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Vol. 52, No. 2 January 28, 2000
[Sandia National Laboratories]

Albuquerque, New Mexico 87185-0165    ||   Livermore, California 94550-0969
Tonopah, Nevada; Nevada Test Site; Amarillo, Texas

EUVL retains promise for next-generation chips
Lithographers review patterning options at December SEMATECH workshop

By Nancy Garcia

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Extreme Ultraviolet Lithography (EUVL), the advanced microchip patterning technology at Sandia, was endorsed for continued development by the Sematech industrial consortium at a December workshop on lithography, the process by which designs are projected on silicon wafers.

[EUVL Test Stand]
EUVL Engineering Test Stand, due for completion at Sandia in mid-2001.

EUVL was among five technologies reviewed. About 170 attendees voted on the five options. In a shift in thinking from when the industry believed a single option must be chosen, attendees favored continued development of both EUVL and Electron Projection Lithography.

More time than foreseen

The semiconductor industry has more time than initially foreseen to pick a new method to make increasingly small feature sizes on chips, said Gerhard Gross, SEMATECH director of lithography. That¹s because the current approach, optical lithography, has been extended to feature sizes smaller than once believed possible, beyond 130 nm.

The five technologies reviewed included an extension of optical lithography called 157 nm (for the wavelength of light used to expose patterns on wafers); Electron Beam Direct-Write; Ion Beam Projection Lithography; Proximity X-ray Lithography; EUVL; and EPL. At the end of the three-day workshop Dec. 6-9, participants indicated their preferences for technologies to use at different feature sizes.

EUVL, EPL, and 157 nm optical were favored for 70 nm features; EUVL and EPL were preferred for 50 nm or 35 nm features. The feature sizes represent nodes defined by the International Technology Roadmap for Semiconductors.

³What we are seeing now is greater support for having two . . . technologies at the same time for different applications, such as one for DRAMS and another for ASICs,² Gross said. ³Two years ago because the costs were so great, we believed we had to choose a single technology very soon so the industry could focus its resources in one direction.² Science-Based Engineering and Technology Center 8400 Deputy Director Rick Stulen was heartened by the continued momentum in support of EUVL. The review showed progress in previously defined critical issues.

Major subsystems completed

Recently three major subsystems were completed for testing, he said. An illumination system achieved 10 watts of EUV light with a laser-produced plasma. A very compact and potentially extremely affordable alternative, an advanced EUV discharge lamp, produced images proving its feasibility. Processing defects, introduced on masks used to reflect patterns, were reduced to less than .01 per square centimeter.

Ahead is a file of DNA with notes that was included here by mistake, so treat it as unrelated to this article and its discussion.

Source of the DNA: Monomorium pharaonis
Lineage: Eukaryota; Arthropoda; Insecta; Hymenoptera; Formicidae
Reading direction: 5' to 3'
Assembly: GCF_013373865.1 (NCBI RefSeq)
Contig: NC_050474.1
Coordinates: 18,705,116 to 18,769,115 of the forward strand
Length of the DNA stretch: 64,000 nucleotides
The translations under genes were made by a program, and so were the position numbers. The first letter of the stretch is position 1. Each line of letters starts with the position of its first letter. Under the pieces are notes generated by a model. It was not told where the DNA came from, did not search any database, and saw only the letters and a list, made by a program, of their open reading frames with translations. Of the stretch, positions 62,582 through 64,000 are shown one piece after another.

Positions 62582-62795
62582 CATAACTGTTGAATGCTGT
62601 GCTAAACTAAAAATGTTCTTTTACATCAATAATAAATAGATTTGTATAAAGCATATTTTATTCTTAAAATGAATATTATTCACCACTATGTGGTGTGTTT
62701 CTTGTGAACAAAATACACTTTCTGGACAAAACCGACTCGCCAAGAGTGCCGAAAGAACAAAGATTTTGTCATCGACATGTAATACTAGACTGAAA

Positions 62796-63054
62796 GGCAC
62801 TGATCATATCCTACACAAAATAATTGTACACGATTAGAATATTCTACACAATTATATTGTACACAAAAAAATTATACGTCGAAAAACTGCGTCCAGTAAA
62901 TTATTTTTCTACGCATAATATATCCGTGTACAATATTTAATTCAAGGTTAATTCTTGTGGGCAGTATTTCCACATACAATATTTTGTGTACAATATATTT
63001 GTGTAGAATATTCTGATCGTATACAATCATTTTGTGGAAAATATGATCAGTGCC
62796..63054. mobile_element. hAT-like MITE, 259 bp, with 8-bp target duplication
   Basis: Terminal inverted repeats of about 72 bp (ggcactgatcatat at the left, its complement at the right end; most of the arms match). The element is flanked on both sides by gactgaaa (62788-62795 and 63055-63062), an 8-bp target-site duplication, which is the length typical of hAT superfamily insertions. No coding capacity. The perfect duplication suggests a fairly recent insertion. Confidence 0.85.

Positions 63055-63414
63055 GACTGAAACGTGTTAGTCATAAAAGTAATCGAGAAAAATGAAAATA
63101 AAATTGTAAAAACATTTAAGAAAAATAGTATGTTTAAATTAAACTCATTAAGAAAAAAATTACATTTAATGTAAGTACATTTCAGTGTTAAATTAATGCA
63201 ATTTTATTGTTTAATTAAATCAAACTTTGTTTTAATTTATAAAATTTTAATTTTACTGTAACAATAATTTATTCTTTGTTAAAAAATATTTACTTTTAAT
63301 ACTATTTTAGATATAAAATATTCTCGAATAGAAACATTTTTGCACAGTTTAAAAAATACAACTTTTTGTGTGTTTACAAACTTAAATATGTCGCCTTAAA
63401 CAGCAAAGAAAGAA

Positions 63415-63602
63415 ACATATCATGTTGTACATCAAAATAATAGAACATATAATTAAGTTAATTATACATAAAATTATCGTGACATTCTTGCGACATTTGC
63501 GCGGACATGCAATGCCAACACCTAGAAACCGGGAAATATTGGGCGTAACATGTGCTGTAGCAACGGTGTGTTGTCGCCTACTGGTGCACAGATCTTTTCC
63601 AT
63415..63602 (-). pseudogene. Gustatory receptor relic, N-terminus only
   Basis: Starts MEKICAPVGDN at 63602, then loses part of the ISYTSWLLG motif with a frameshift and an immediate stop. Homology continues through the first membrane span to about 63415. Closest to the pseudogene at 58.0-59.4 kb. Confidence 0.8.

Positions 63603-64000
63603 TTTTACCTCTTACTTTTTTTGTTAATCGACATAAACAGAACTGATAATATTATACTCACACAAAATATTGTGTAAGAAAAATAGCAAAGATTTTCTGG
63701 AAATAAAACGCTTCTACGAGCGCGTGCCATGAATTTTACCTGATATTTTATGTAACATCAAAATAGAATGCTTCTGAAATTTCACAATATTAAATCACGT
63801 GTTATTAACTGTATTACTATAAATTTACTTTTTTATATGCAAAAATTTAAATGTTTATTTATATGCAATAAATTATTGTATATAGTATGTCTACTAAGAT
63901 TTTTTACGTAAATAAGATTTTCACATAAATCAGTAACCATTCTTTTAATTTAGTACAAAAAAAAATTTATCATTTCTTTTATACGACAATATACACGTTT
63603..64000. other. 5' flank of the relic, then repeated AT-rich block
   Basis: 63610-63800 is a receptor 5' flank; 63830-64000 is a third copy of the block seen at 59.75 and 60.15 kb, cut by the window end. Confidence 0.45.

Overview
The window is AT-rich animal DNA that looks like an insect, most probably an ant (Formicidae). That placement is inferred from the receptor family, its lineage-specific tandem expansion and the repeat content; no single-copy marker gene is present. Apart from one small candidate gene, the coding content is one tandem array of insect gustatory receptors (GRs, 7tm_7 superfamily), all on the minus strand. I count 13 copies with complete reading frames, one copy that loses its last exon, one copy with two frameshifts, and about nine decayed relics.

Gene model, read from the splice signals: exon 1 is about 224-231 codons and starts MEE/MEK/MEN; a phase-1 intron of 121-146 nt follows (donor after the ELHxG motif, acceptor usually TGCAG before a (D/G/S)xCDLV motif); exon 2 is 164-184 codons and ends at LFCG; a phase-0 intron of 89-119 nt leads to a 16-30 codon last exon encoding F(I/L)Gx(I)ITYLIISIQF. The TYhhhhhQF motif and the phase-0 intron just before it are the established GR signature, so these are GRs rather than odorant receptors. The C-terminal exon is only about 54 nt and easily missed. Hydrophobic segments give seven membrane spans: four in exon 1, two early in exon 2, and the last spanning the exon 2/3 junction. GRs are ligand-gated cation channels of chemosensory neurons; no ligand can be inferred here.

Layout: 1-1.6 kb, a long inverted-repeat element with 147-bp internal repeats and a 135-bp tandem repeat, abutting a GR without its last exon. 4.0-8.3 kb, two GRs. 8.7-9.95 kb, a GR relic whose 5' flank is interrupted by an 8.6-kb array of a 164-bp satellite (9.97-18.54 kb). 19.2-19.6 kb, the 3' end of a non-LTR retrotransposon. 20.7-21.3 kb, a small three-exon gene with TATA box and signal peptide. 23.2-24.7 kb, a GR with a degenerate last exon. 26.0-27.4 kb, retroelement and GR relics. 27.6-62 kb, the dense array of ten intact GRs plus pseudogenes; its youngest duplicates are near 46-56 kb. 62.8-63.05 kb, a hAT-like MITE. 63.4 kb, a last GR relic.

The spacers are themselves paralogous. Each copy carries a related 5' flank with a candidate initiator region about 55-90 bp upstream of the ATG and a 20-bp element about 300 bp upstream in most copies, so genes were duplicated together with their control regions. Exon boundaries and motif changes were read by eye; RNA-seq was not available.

In Albuquerque, motion control was demonstrated for stages that are aligned during multiple exposures. Projection optics were aligned within tolerance (less than 1 nm) by Lawrence Livermore National Laboratory, which is collaborating with Sandia. At Lawrence Berkeley National Laboratory ‹ the third lab participating in the project ‹ the measurement capability of the system was demonstrated to be more precise than the distance between atoms, better than .25 nm.

Test stand due for completion

An EUVL Engineering Test Stand, which semiconductor toolmakers can study as they develop potential commercial tools, is due for completion at Sandia in mid 2001. It will permit full-field EUVL exposures, incorporating advances from the three labs. They are collaborating as a Virtual National Laboratory with the EUV Limited Liability Corp., an industrial consortium that includes Intel, AMD, and Motorola. A three-year, $250 million cooperative research and development agreement between the VNL and EUV/LLC, begun in 1997, is being extended at no cost for two more years.

The Next Generation Lithography workshop is sponsored by SEMATECH to help develop consensus and guide the consortium¹s funding support for specific technologies. More than 170 lithographers attended from around the world.

Slightly more than half the participants were from North America; 29 percent were from Asia and 16 percent from Europe. Almost half represented chip makers; 37 percent were industry suppliers; 13 percent were from R&D enterprises and 6 percent were from government or other organizations.

SEMATECH has tentatively scheduled the next workshop for Sept. 2000.

Last modified: January 26, 2000

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